‘Inflammatory’ language in report could put lives of black, Asian and ethnic minorities ‘at further risk’
“Inflammatory” language in a landmark report on racial disparities could put the lives of black, Asian and minority ethnic communities “at further risk”, according to more than 30 health groups.
The Consortium of black, Asian and minority ethnic Health Professional Networks said it is “dismayed” that a report by the Commission on Race and Ethnic Disparities (Cred) “downplayed the significant impact of racism” in Britain.
The Government-commissioned report said racism is a “real force” but that Britain is no longer a country where the “system is deliberately rigged against ethnic minorities”.
Its chairman said it had found no evidence of “institutional racism”, and the report criticised the way the term has been applied, saying it should not be used as a “catch-all” phrase for any microaggression.
The report also criticised the “accusatory tone of much of the current rhetoric on race, and the pessimism about what has been and what more can be achieved”.
And it said that thinking that seeks to explain all minority disadvantage through white discrimination diverts attention from other reasons, including “those embedded in the cultures and attitudes” of minority communities.
In a joint statement, 37 Consortium members said: “This language is inflammatory and will put the lives of black, Asian and minority ethnic communities at further risk.”
Explaining how this could happen, Dr Salman Waqar (pictured), Consortium co-ordinator, a GP and general secretary of the British Islamic Medical Association (BIMA), said adopting the report’s approach could lead to policy and interventions designed “to help people make better choices” rather than break down structural barriers.
He told the PA news agency: “If you do take such an outlying, left-of-field approach, you’re then going to design and seek to address that disparity using a flawed methodology, flawed evidence and flawed conclusions, and that will unfortunately not fix the problem and probably worsen the issue by putting in resources and attention into areas where it’s not needed, possibly inflaming the situation or making it worse, and therefore, our point around putting communities at risk.”
The Consortium said the legacy of slavery, the Windrush scandal, the Grenfell Tower fire and the disproportionate deaths of minority ethnic frontline workers during the pandemic “all highlight the structural barriers” that exist in society.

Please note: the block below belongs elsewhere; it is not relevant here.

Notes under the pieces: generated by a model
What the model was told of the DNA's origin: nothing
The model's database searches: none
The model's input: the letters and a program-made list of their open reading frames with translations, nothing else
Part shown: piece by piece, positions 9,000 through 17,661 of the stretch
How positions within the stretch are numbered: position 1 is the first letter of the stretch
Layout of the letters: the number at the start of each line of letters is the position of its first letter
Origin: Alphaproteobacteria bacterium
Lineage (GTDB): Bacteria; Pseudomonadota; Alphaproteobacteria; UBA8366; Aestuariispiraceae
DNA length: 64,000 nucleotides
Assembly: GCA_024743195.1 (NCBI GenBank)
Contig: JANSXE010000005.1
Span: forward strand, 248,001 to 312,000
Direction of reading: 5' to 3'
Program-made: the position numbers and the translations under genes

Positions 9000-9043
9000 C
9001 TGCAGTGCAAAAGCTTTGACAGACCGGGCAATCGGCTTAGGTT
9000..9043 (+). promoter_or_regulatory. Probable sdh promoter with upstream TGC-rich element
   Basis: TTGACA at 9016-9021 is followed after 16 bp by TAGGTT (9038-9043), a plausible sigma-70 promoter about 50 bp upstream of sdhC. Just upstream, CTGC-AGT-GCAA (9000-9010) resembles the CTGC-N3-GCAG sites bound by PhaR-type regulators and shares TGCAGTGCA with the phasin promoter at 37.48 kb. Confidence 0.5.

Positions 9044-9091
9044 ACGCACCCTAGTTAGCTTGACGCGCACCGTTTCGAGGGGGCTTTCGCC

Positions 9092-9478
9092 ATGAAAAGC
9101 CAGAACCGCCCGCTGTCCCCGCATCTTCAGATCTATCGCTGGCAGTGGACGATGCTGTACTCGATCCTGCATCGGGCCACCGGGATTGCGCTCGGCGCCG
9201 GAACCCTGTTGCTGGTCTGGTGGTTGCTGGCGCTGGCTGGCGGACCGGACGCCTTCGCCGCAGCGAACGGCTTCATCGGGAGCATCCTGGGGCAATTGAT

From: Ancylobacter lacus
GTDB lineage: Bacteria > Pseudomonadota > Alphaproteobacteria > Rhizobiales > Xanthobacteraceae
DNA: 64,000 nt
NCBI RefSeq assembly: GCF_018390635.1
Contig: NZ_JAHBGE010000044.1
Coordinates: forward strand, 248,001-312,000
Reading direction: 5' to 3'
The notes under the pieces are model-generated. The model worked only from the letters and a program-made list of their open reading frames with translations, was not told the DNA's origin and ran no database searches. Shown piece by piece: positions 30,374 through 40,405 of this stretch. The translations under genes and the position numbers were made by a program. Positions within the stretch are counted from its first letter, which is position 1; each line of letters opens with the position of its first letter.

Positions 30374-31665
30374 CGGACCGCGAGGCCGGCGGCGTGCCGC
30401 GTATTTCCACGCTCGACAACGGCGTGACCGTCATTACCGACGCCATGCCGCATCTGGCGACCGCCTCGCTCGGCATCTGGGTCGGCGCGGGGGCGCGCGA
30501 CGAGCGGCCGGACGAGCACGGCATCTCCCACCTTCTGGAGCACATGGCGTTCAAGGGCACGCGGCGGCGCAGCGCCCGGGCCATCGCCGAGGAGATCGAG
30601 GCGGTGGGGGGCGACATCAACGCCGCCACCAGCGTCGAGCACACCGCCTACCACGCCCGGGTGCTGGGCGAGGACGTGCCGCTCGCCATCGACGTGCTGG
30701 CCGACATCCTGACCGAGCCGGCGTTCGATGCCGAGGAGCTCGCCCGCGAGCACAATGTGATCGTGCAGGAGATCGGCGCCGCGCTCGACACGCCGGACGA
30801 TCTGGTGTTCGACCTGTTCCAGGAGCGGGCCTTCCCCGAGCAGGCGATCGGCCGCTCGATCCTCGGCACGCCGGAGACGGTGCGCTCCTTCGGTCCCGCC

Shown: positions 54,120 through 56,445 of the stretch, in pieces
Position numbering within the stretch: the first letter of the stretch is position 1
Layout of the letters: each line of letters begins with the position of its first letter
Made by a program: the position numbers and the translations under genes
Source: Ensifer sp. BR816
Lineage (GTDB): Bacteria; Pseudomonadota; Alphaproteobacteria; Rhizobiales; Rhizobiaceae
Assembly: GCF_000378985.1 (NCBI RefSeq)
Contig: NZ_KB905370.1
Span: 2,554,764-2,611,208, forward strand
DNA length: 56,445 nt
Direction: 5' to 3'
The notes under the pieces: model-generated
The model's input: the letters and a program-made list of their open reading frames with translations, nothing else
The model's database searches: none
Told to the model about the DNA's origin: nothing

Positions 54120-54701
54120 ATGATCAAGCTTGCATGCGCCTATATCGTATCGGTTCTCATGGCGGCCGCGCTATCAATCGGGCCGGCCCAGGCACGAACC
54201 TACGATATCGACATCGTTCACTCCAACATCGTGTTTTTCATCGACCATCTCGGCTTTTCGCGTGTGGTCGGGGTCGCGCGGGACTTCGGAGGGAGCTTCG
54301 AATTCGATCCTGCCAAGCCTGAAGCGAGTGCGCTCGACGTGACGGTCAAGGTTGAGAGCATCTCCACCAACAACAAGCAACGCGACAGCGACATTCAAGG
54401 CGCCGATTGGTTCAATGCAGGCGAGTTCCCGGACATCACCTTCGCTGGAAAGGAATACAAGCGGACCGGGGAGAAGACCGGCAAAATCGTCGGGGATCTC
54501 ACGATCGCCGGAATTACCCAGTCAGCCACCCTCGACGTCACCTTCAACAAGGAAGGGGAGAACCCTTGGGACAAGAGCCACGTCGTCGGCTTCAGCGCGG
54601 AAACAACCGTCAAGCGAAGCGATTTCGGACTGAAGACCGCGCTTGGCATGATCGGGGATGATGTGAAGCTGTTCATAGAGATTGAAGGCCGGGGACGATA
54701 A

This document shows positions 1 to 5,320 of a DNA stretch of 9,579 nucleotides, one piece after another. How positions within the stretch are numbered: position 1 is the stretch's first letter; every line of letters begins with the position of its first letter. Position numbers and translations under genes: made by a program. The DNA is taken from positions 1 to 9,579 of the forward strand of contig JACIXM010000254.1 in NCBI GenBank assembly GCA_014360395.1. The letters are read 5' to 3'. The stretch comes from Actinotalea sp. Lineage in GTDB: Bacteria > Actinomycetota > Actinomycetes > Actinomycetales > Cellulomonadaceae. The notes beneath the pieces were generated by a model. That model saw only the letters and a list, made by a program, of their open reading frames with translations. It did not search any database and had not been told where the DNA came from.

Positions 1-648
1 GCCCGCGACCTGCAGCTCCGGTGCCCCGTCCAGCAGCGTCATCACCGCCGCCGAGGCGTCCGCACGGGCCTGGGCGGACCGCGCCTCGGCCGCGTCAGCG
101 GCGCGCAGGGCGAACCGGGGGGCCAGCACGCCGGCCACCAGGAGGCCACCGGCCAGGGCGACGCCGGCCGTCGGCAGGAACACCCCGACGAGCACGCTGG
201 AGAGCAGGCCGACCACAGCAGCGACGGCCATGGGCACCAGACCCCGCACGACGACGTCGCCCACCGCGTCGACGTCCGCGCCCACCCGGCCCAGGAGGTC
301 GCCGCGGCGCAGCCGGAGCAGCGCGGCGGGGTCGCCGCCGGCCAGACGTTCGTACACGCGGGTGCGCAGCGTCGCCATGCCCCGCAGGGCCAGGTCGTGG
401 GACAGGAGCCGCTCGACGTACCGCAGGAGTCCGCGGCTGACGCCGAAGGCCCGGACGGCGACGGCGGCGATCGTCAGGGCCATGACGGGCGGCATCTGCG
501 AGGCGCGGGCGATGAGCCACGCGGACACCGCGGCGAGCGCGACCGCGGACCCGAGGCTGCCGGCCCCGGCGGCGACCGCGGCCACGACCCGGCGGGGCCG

It continued: “These cannot, and must not, be swept under the carpet by a partisan report that has drawn up spurious conclusions which fly against established facts, derided by global experts, and defies the lived experiences of many.”
The Cred report claimed that for some key health metrics, including life expectancy and overall mortality, ethnic minority groups had better outcomes than the white majority population.
This evidence “clearly suggests” ethnicity is not the “major driver” of health inequalities in the UK, it said.
Instead, there is a “complex interplay” of socio-economic, behavioural, cultural and, in some cases, genetic risk factors, which lead to disparities, it said.
It said that if it were true that black and south Asian groups were suffering from systemic racism throughout their lives, this would be reflected in overall mortality figures, but actually these groups have a lower mortality than white ethnic groups.
The Consortium said the report did not acknowledge evidence from a previous Government report that showed that the stressors associated with being discriminated against race/ethnicity has an adverse impact on mental and physical health.
And while it recommended the setting up of an Office for Health Disparities, it did not make any reference to the NHS Race and Health Observatory, set up last year to tackle inequalities experienced by ethnic minorities.
In a statement released by the Government Equalities Office, a Cred spokeswoman said: “The report fully acknowledges the particular need to do more to address racial disparities within healthcare, and amongst its recommendations is the creation of an Office for Health Disparities, which the Royal College of Physicians has welcomed.
“The Health Foundation has also said the Commission was right to identify concerns in different health outcomes between different ethnic groups.
“The report also highlights many instances of success among our ethnic minority groups, something which we should recognise and learn from.”
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